Peter Beinart: " I'm not asking Israel to be Utopian. I'm not asking it to allow Palestinians who were forced out (or fled) in 1948 to return to their homes. I'm not even asking it to allow full, equal citizenship to Arab Israelis, since that would require Israel no longer being a Jewish state. I'm actually pretty willing to compromise my liberalism for Israel's security and for its status as a Jewish state."
Here's the choice: Zionism or democracy.
This one's for you Sandy.
Just so I don't appear discourteous, let me say that a) I have never described myself as a Zionist, which, if taken seriously, would require me in fact to cast my lot with Israel (a country I visit often and in which I have good friends); b) there are a variety of Zionisms, some of which are admirable, some of which, especially the theologically-based ones (recall that the original Zionists were relentless secularists) are not; and c) there are a variety of notions of "democracy," some of which are quite ominous (unlimited power in any given majority, regardless of its substantive commitments), some of which are inspiring.
Generally, I think that Israel must do more to recognize that it is already a de-facto "bi-national state" and try to create a state that will earn the continuing loyalty of its Arab citizens, who have the suffrage and are at least formally represented in the Knesset. I am also appalled by the humiliations (and, often, more) visited upon Palestinians in the occupied territories.
I do not support the formal recognition of Israel as "a Jewish state," though it seems to me likely that Israel, like many states around the world, for good and for ill, will continue to be dominated, politically, by one group (i.e., Jewish Israelis). There is no reason in principle to be opposed to that unless one also opposes the sociological fact that Germany will be controlled into the foreseeable future by ethnic Germans or, if Germany remains too volatile a comparator, Sweden by ethnic Swedes. But I fear that the definition of a "Jewish state" will increasingly be an Orthodox one, given the increasing power, in part because of birth rates, of that particular part of the Israeli Jewish community.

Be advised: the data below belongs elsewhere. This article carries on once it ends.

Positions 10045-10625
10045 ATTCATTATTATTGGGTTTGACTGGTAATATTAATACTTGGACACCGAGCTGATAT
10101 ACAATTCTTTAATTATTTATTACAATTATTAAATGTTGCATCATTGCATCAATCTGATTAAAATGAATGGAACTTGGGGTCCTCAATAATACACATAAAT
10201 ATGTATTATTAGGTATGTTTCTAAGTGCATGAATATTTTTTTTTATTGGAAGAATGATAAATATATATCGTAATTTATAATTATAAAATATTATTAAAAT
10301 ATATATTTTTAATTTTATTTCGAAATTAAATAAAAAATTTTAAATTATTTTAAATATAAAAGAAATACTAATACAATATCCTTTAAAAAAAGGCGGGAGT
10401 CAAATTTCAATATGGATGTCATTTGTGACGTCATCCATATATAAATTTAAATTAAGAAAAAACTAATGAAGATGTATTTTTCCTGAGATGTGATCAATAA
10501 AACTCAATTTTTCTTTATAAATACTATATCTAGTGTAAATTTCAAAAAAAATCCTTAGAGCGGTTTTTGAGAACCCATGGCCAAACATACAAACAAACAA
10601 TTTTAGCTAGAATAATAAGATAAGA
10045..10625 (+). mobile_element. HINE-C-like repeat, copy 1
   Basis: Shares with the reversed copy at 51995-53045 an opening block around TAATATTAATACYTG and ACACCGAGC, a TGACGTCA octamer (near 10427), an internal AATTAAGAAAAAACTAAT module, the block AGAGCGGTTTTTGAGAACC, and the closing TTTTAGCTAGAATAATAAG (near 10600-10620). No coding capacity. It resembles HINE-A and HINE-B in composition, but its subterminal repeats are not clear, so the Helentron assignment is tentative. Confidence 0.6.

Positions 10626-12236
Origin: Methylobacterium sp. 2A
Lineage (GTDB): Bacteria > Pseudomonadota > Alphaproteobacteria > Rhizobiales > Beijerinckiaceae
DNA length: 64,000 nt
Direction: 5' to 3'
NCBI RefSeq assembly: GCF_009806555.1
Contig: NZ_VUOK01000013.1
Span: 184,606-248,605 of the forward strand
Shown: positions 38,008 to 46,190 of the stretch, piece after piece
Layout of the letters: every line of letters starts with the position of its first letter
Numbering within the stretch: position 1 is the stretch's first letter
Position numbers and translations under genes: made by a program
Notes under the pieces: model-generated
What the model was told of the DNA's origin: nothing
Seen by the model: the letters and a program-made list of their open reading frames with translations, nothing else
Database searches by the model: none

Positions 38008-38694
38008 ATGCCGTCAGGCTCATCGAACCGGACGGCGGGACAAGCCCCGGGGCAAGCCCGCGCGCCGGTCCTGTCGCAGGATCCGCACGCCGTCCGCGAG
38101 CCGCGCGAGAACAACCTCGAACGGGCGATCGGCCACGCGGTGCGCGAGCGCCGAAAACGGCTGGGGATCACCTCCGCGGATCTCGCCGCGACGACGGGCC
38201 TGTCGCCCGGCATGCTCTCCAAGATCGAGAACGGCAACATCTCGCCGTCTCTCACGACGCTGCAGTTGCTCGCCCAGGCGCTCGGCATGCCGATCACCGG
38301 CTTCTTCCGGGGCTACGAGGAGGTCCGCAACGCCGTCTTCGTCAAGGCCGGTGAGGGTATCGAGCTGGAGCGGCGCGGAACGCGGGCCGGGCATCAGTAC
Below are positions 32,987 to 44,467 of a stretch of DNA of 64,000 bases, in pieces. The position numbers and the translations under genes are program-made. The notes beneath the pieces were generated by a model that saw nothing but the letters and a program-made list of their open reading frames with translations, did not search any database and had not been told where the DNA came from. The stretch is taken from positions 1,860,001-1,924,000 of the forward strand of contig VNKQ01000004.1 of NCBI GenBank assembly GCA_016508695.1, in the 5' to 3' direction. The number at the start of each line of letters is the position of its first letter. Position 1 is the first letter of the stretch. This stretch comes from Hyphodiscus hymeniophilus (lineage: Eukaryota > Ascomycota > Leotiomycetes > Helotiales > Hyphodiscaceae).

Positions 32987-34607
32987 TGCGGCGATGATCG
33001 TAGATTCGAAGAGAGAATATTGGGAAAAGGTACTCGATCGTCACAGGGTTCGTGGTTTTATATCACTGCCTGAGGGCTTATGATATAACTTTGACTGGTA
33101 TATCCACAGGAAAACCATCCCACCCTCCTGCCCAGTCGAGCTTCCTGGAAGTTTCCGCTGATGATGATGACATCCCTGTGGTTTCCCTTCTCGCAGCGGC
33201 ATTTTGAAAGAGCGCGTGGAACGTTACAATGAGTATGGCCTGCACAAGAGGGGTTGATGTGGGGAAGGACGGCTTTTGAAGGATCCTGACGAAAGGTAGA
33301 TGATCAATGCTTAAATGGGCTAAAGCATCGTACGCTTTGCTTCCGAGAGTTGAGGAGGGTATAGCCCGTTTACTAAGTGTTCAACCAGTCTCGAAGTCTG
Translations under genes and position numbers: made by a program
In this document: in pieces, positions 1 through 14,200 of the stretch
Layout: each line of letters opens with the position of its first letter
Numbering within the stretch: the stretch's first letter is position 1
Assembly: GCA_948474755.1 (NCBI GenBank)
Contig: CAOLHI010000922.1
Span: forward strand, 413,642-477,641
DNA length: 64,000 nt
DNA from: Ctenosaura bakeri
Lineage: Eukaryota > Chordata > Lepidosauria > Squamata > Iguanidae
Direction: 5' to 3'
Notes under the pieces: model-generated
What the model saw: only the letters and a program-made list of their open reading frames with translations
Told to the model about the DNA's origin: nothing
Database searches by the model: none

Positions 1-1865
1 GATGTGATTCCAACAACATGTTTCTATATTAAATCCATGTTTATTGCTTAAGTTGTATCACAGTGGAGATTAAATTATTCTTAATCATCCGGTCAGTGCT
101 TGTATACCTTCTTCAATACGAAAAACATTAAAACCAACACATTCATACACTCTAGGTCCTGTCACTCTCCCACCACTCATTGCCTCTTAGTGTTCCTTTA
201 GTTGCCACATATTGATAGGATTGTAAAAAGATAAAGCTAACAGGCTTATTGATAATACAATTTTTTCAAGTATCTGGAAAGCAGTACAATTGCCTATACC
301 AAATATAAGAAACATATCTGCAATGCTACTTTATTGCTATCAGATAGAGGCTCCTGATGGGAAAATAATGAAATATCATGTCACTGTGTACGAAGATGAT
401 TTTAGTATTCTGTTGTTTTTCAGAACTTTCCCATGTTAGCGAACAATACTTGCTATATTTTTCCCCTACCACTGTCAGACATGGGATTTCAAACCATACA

I generally find Peter Beinhart's arguments to make good sense, though, as noted above, I may differ from him about the importance of proclaiming the continued importance of maintaining Israel's identity as a "Jewish state." depending on what one means by that. (I personally enjoy the fact that Israel operates under a "Jewish calendar," given the fact that I am forced to operate in the US under a de facto "Christian calendar," but both of these are relatively minor matters.) I generally agree with the positions identified with J Street, the de-facto oppositionist movement to AIPAC among American Jews.
Finally, although I generally believe that there should in fact be more daylight between US and Israeli foreign policy positions, it may well be the case that a sheer realpolitik analysis would come up with the same conclusion in the instant case: i.e., since it's really impossible to tell whether an Assad or rebel victory would be better, a prolonged stalemate may in fact be desiable, with all of its awful consequences. In retrospect, one can wonder whether the Allied victory in World War I, gained in part by US intervention in 1917, was truly preferable to a stalemate and negotiated settlement.
Re Mr. DePalma's The UN and NATO have no say in the matter at all. They are simply means to assemble an alliance to peosecute the war.